How to Write a Winning Book Description

Content Writer @BooxAI

How to Write a Winning Book Description

So, you’ve climbed your Mount Everest – you’ve finally finished your manuscript! It is a great accomplishment, by all means, but unfortunately, the writing is not over – yet. In addition to the book cover, interior formatting, and other design aspects of your product, one of the most important yet often overlooked features is the book description (blurb). Written on the back of the book (or the inner sleeve, for hardcovers), the book blurb is a marketing tool meant to entice readers. Though book blurbs are a tradition only about 120 years old, there’s a good reason why they will continue to be included: next to the book cover, they are the reader’s first impression.
While the saying goes, “Don’t judge a book by its cover,” often the blurb is the ultimate deciding factor on whether a reader will invest their money (and more importantly, their time) into reading your book. Without a good blurb, you might be selling yourself – and your story – short.
Here’s how to write a compelling blurb that will help you gain readership. 

Book Description – The Synopsis 

A blurb is typically made up of a synopsis and quotes of praise from notable authors. Within the synopsis, you establish the main characters, the setting and the main conflict that drives the story – but a synopsis short enough to fit on the back of a book and alluring enough to draw a reader in is no small task. The best thing you can do when writing a blurb is to think like a marketing executive. If you had to convince someone to read your book in the time it took to ride the elevator with them (aptly called the “elevator pitch”), what would you say and how would you say it? Blurbs are, in essence, an elevator pitch – a casually skimming reader often won’t take the time to open the book, so it’s up to you to write a story synopsis that best represents your writing in a quickly engaging manner – without giving too much away. In order to do this succinctly, you have to get right to the point, from the very first sentence. 

In speech and debate, a speaker’s opening statement is very similar to the blurb of a book – how quickly they engage and endear their audience to their point of view determines whether they win the debate. The way their introductory speech flows is identical to a blurb, and it would be structured like this: 

AGD (Attention Getting Device): in literature, known as the “hook,” it is a flashy fact that shocks the audience.

Introduce The Argument: or in this case, the characters, setting and conflict.

Call To Action: presenting the stakes the characters have to tackle to resolve the conflict. 

Let’s start with the Attention Getting Device, or the “hook.” Just like your reader will make a decision to read the book based on a short synopsis, the first sentence of the blurb alone should entice them to want to know more. What can you say in one sentence that grabs the emotion of the reader? First, consider what circumstances of the main characters or the setting is the most unusual or shocking (magical, serendipitous, tragic, sinister, otherworldly). Then, try to imagine a simple statement that describes this predicament in as few words as possible. Lastly, make sure that this first sentence alludes to the style of the genre of the book. Here are a few good examples of first sentences:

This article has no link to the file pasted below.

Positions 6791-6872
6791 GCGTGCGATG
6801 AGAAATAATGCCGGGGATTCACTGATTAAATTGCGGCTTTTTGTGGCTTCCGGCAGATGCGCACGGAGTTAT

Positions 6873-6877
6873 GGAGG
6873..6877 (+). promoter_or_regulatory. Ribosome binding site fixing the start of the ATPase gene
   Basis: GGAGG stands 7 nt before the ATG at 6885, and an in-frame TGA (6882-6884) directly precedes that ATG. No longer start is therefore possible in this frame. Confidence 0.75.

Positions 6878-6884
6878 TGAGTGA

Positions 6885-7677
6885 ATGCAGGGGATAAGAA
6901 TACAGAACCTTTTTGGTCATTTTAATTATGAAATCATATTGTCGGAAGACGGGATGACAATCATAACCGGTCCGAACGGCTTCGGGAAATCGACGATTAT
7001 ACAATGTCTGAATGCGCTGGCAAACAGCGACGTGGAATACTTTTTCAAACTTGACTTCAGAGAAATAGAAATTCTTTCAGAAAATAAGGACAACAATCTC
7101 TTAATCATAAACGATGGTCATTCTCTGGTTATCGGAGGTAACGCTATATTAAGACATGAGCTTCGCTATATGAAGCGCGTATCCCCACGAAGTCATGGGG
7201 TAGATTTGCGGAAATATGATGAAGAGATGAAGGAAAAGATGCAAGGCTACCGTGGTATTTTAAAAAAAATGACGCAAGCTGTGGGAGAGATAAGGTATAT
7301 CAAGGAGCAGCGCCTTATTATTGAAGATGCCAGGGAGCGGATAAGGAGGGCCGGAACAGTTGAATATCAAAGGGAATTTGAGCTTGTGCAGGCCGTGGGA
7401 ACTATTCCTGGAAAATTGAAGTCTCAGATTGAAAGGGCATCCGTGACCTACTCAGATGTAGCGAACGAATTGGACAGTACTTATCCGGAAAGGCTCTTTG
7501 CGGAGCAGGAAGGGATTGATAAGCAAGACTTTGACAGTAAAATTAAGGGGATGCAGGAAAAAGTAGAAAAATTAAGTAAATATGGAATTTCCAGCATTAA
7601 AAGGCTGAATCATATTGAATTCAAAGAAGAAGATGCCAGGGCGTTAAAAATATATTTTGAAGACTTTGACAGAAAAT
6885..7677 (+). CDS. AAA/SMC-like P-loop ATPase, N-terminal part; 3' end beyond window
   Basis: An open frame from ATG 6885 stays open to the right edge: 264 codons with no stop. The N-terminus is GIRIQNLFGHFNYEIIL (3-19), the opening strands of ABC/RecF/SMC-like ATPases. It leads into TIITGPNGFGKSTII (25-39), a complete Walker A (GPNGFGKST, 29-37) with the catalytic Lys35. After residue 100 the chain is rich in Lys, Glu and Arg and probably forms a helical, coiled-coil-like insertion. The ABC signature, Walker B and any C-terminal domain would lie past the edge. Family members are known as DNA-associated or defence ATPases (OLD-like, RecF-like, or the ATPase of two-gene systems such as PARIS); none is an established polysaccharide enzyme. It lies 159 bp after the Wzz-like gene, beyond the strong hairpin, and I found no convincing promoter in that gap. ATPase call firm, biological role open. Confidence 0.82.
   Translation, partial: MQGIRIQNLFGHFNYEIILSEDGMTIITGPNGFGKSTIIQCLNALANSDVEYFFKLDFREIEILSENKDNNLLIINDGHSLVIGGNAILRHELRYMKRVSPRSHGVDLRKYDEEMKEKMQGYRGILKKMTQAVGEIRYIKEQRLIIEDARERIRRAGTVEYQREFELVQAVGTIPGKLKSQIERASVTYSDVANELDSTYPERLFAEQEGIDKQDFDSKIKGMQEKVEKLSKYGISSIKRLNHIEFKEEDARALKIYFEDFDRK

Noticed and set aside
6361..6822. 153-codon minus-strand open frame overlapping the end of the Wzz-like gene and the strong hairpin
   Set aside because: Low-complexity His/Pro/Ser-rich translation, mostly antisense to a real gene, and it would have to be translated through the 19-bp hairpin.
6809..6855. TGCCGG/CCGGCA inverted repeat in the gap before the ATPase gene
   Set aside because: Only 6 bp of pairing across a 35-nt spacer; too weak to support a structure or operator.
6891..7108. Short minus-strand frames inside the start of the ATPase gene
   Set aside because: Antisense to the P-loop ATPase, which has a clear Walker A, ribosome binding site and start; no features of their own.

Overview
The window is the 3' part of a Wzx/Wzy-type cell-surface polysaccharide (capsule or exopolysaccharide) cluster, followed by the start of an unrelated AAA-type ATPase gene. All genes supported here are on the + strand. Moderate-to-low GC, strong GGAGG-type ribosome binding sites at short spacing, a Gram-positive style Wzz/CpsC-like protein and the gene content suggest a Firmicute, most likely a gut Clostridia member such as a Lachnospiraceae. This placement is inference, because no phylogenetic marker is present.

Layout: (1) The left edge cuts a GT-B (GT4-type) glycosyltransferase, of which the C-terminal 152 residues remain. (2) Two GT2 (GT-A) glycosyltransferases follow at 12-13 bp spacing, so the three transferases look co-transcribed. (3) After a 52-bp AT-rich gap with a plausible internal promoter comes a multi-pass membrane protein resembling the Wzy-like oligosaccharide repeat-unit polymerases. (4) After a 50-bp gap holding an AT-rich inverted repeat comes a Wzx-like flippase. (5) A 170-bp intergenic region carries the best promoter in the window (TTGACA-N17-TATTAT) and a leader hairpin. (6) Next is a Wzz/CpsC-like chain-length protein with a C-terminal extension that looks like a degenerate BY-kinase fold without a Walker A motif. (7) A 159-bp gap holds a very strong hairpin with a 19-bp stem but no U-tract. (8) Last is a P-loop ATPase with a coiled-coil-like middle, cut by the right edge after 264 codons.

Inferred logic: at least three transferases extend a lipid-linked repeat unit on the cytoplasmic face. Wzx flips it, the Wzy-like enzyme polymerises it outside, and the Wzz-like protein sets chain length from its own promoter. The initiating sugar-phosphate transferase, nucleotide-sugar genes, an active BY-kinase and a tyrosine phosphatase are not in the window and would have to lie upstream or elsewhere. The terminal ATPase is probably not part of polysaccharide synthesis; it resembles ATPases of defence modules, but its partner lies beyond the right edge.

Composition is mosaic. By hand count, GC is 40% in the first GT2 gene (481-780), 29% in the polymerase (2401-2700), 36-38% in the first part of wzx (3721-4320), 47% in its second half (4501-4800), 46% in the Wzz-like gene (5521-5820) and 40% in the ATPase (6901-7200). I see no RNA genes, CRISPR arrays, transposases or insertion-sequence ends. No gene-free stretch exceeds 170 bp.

Harry Potter has no idea how famous he is.” 

Harry Potter and The Sorcerer’s Stone (Book I), J.K. Rowling, Fantasy 

“Marriage can be a real killer.” 

Gone Girl, Gillian Flynn, Thriller 

When Elizabeth Bennet first meets eligible bachelor Fitzwilliam Darcy, she thinks him arrogant and conceited.” 

Pride and Prejudice, Jane Austen, Romance 

After your first sentence, you can pan out to include the setting, other main characters, and the initial revelations these characters have that propel the book’s plot. Your intention is to summarize what transpires in the first quarter of the book in the next couple of sentences. Let’s take a look how the blurb of JK Rowling’s Harry Potter and The Sorcerer’s Stone continues: 

“Harry Potter has no idea how famous he is. That’s because he’s being raised by his miserable aunt and uncle who are terrified Harry will learn that he’s really a wizard, just as his parents were. But everything changes when Harry is summoned to attend an infamous school for wizards, and he begins to discover some clues about his illustrious birthright.”

Once you have established how the story unfolds, and the conflict that arises, the readers will be left with the question, how will the characters overcome their conflict? This is where the last part of the synopsis, or the “call to action,” hints at the high stakes the characters have to face in the rest of the story in their attempt to resolve the conflict. But be careful not to reveal too much – you want to leave the reader wondering how the characters will rise to the challenge. Here is how William Golding’s Lord of The Flies tackles the call to action: